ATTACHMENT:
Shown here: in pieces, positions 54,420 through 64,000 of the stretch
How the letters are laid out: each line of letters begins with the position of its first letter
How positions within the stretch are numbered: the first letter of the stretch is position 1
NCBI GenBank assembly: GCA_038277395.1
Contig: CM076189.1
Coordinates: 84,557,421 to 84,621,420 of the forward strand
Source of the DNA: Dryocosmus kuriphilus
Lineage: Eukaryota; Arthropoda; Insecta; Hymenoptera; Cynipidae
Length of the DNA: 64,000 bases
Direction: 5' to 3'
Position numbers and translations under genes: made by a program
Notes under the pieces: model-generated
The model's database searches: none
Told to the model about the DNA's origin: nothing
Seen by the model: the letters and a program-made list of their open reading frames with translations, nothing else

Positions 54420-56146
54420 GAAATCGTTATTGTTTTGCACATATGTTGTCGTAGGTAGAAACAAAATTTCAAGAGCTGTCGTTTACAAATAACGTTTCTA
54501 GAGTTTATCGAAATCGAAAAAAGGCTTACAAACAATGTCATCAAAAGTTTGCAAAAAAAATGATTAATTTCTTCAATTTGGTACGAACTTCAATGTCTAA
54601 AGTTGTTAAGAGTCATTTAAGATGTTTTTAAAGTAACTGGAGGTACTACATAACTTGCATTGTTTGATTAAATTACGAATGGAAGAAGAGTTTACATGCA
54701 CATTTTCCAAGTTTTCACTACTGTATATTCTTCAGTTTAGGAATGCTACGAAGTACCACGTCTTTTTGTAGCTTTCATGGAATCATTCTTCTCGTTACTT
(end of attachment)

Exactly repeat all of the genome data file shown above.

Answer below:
Shown here: in pieces, positions 54,420 through 64,000 of the stretch
How the letters are laid out: each line of letters begins with the position of its first letter
How positions within the stretch are numbered: the first letter of the stretch is position 1
NCBI GenBank assembly: GCA_038277395.1
Contig: CM076189.1
Coordinates: 84,557,421 to 84,621,420 of the forward strand
Source of the DNA: Dryocosmus kuriphilus
Lineage: Eukaryota; Arthropoda; Insecta; Hymenoptera; Cynipidae
Length of the DNA: 64,000 bases
Direction: 5' to 3'
Position numbers and translations under genes: made by a program
Notes under the pieces: model-generated
The model's database searches: none
Told to the model about the DNA's origin: nothing
Seen by the model: the letters and a program-made list of their open reading frames with translations, nothing else

Positions 54420-56146
54420 GAAATCGTTATTGTTTTGCACATATGTTGTCGTAGGTAGAAACAAAATTTCAAGAGCTGTCGTTTACAAATAACGTTTCTA
54501 GAGTTTATCGAAATCGAAAAAAGGCTTACAAACAATGTCATCAAAAGTTTGCAAAAAAAATGATTAATTTCTTCAATTTGGTACGAACTTCAATGTCTAA
54601 AGTTGTTAAGAGTCATTTAAGATGTTTTTAAAGTAACTGGAGGTACTACATAACTTGCATTGTTTGATTAAATTACGAATGGAAGAAGAGTTTACATGCA
54701 CATTTTCCAAGTTTTCACTACTGTATATTCTTCAGTTTAGGAATGCTACGAAGTACCACGTCTTTTTGTAGCTTTCATGGAATCATTCTTCTCGTTACTT